Looking for some short films for new material in a variety of genres? Check out Short of the Week, where there are many great selections here and the articles accompanying the movies are a real plus. For starters, you might want to check out The Nobodies, by Greg Bratman and Dusty Brown, who are definitely not nobodies. Navigate to “Playlists” for their award winners for the last few years as well as Sundance winners and such categories as sports and new media.
Archive for September, 2014
One of the primary uses of ADR – discussed in Chapter 3 (Sound and Image) of Moving Images – is for dubbing the original voices of a movie into the language of the country in which that motion picture is being distributed, whether for cinemas, television, video games, or whatever platform for which it has been made. For most Americans, the term “The Fine Art of Dubbing” might seem like a joke since it is not so prevalently used (except for animation) and a great deal of the dubbing that is done is not particularly effective (such as the longstanding tradition of ridiculously bad dubbing in certain Asian martial arts movies). However, in much of the world dubbing is taken very seriously and the quality can be exceptional. Here is a very interesting and eye-opening portrait of the work of a dubbing specialist, German actor Dietmar Wunder (the previous link is to the New York Times article and accompanying video; here is just the video). He is most famous as the German voice of Daniel Craig’s James Bond. Like with my previous blog posts about the work of the foley artist or sound designer, these resources can provide compelling explorations into the worlds of sound in moviemaking.
Posted in Chapter 1, Media Literacy, Resources, tagged I Forgot My Phone, iMovie Instructions, Mandatory Fun, media literacy, PowerPoint, Resources, Video Production, Weird Al on September 1, 2014| 1 Comment »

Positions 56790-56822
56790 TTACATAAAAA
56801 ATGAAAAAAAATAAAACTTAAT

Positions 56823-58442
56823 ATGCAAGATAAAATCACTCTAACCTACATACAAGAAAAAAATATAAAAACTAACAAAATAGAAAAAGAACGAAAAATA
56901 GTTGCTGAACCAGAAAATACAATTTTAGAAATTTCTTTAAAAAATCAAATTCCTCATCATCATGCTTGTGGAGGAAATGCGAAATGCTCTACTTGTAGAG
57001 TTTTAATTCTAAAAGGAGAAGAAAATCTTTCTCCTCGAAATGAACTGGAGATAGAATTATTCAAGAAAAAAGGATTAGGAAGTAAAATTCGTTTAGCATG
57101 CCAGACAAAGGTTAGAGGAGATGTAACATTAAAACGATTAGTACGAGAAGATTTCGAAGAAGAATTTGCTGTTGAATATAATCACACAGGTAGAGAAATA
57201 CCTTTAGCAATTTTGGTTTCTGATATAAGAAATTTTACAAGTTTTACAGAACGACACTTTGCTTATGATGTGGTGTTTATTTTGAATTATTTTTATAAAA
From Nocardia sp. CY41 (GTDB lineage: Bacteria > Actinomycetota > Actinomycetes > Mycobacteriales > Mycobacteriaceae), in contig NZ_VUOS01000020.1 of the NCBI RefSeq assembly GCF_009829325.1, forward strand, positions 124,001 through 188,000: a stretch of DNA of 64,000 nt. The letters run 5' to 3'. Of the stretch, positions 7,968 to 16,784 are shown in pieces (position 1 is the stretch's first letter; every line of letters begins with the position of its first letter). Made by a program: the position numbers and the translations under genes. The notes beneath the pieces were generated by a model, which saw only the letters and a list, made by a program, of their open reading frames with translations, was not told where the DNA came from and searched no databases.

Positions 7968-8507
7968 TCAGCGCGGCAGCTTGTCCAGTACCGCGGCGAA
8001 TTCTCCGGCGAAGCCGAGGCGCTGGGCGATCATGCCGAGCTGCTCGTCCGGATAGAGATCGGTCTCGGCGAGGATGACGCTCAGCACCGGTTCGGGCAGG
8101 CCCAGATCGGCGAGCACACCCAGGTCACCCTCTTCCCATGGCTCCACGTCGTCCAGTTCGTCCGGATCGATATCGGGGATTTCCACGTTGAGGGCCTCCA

Here is a copy of the opening day presentation – Media Literacy and Production Opening – for a course I teach that utilizes the first half of Moving Images. Check it out! (In addition, here is a fresh copy of iMovie Instructions if that may be of use.)
A few words on some of the links: Boxes is a movie made by one of my former students; it provides an exceptional example of visual storytelling and can be great for opening discussions. I Forgot my Phone is used less for its storytelling and more about its thematic content. I also added a few links to media literacy stories from this past summer, including ones that were discussed in posts on this blog. I also linked to one of the most fun media events from this past summer: the week-long release of Weird Al’s videos in support of his album Mandatory Fun. What are music videos – advertisements? Artistic creations in their own right? In this case, each song and video has been created not only as a parody or reflection of a musical style, but also in reference to a particular approach in visual communication, from the one-shot lip dub to stop-motion to white board animation and more. And what do teens think?